The Rev. Cynthia K. R. Banks; Ash Wednesday—Year B; Isaiah 58:1-12; Psalm 103:8-14; II Corinthians 5:20b-6:10; Matthew 6:1-6, 16-21
There are some hard words in this liturgy. Words like “wretchedness,” “lamenting,” “hypocrites,” “broken,” “contrite,” “penitence,” “self-examination,” “repentance,” “mortal,” “dust,” “heart.”
Any one of these could set us back a ways, but all of them together could fall down upon us like a ton of bricks and knock us to the ground. Who of us can get out from under, let alone get back up from, that kind of weight? But maybe there is another way to look at this ritual that we do today, maybe there is another way to hear all these words that swirl around us. Let’s take it piece by piece and see what we can see.
There is an element of being crushed and broken by these words, but that is only because the armor around our hearts has grown so thick and so strong. That word that Jesus uses as he preaches in Matthew, “hypocrites” it means “pretender.” We are masterful “pretenders,” putting on mask after mask in our life, trying to meet expectations set by others, trying to attain way of being that is set by our culture, trying to knock back those whispers in our head that we have not been enough, accomplished enough, done enough, all the while moving farther and farther away from that whom God has made us to be. And in the dust up with those voices, we add layer upon layer around our heart.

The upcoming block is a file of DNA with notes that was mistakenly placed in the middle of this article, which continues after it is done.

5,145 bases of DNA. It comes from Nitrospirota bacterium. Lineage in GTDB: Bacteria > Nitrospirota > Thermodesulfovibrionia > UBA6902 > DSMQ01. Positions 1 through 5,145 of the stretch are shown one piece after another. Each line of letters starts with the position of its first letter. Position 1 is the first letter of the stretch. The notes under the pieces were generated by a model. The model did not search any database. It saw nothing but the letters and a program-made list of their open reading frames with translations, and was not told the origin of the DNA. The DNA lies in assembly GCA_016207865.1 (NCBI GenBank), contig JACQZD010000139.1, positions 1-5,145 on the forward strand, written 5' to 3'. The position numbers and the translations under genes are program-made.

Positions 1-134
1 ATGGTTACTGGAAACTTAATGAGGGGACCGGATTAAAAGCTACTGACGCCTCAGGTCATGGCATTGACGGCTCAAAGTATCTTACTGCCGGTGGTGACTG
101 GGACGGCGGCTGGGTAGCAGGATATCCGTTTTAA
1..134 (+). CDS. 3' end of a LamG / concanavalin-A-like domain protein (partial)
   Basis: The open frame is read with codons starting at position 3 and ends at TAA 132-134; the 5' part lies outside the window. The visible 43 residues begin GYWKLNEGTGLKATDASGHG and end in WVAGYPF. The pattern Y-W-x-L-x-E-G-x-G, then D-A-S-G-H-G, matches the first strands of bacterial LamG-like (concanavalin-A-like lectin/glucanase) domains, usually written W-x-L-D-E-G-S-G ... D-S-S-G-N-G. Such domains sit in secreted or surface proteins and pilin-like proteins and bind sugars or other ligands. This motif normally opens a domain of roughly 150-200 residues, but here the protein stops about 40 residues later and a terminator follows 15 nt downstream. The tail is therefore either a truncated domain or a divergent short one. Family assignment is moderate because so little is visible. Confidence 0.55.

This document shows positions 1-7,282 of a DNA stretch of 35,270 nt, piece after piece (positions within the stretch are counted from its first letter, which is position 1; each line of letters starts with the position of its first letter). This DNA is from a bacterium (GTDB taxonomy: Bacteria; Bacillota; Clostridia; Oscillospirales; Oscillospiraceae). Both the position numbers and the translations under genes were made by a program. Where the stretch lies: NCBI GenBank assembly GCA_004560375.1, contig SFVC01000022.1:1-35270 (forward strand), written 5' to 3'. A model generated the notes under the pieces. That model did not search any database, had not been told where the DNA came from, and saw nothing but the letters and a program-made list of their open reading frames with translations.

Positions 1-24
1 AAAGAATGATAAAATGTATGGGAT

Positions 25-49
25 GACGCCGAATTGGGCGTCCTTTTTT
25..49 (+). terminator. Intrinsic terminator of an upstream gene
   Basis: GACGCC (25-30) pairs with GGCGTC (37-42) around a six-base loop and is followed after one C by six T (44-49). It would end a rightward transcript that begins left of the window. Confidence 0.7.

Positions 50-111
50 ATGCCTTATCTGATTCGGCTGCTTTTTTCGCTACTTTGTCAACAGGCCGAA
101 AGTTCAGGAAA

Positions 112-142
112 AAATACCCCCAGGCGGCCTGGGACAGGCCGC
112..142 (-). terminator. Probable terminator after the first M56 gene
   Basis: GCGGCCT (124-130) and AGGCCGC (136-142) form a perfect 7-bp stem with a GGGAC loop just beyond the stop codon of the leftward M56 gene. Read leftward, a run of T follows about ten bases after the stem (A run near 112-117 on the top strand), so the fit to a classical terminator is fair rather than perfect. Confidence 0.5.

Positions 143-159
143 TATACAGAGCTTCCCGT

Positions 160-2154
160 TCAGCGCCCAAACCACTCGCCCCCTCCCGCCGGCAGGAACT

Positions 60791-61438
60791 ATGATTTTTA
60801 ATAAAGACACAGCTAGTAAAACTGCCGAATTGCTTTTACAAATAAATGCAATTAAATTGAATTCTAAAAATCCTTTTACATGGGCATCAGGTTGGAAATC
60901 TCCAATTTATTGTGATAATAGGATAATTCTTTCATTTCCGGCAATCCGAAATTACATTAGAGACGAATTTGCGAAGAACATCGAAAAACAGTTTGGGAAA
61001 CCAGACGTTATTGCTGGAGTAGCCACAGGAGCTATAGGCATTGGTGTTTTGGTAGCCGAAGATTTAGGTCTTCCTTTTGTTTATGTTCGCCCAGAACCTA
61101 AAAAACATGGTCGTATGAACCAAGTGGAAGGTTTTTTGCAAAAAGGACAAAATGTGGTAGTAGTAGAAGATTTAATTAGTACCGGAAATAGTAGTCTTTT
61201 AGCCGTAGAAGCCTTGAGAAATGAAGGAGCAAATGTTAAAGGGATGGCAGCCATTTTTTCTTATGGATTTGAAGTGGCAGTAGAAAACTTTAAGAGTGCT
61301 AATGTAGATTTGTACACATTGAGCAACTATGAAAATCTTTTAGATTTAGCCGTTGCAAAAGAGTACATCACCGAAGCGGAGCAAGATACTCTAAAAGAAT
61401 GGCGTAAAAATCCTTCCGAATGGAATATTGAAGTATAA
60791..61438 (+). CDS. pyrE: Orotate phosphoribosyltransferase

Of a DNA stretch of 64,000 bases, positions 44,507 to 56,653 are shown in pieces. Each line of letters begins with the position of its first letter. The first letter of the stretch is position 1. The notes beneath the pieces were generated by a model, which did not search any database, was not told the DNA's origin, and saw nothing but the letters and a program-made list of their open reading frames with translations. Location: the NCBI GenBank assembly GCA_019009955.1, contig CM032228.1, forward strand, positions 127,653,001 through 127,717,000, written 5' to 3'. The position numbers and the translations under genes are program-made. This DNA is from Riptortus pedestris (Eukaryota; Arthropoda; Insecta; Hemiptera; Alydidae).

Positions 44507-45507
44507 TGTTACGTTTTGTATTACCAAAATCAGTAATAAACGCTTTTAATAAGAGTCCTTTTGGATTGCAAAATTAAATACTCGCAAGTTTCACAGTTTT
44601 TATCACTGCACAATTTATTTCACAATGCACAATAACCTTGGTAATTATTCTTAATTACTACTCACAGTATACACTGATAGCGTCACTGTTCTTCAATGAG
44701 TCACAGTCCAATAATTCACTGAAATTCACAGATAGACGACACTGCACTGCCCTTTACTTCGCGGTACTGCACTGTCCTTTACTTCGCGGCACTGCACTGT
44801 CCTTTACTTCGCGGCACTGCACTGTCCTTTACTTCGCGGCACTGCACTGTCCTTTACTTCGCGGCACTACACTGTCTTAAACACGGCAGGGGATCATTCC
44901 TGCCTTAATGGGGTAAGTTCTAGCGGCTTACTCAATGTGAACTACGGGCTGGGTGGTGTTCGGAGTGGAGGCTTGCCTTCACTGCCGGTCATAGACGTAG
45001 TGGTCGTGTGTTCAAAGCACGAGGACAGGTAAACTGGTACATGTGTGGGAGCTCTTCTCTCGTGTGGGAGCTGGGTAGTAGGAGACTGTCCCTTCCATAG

And it is an arduous task to crack that shell, to examine our armor piece by piece, to intentionally take it off, to lay down our shields. But there comes a time in our lives when we realize that we can’t live with all this weight any more. It does not serve us, it does not serve God, and it does not serve our neighbor. Why does God want a broken heart? Because a broken heart is one that is tender, pliable. A broken heart is one that God can work with; a broken heart is one that can be healed; a broken heart is one that God can make new.
And all of these really hard to hear sort of archaic sounding words—“wretchedness,” “lamenting,” “contrite,” “penitence,”—they are just descriptors of what it feels like when you examine the gap between who and what you long to be and the reality of our lives. When I can touch that tragic gap between who I long to be as a parent, or spouse, or priest and all those times when my words are harsh and my actions are impatient and incomplete, when I can touch that tragic gap between my God-given and God-beloved humanity and the harsh, judgmental ways I talk to myself when it comes to my limits—well, “wretchedness,” “lamenting,” “contrite,” “penitence”—these words fit, because they all bear witness to the weight. I think of “wretchedness” as meaning “awful,” like you’re an “awful” person, but the word actually describes “the state of being deeply afflicted, feeling dejected, being distressed in your body or mind.” If you have ever touched the gap in the values to which you aspire and the values revealed by your actions, then you know what it means to feel wretched.
And when we touch that place, “lament” becomes the most natural expression in the world—when we touch that broken place, we need to go give voice to our grief and pain about those ways we have missed the mark.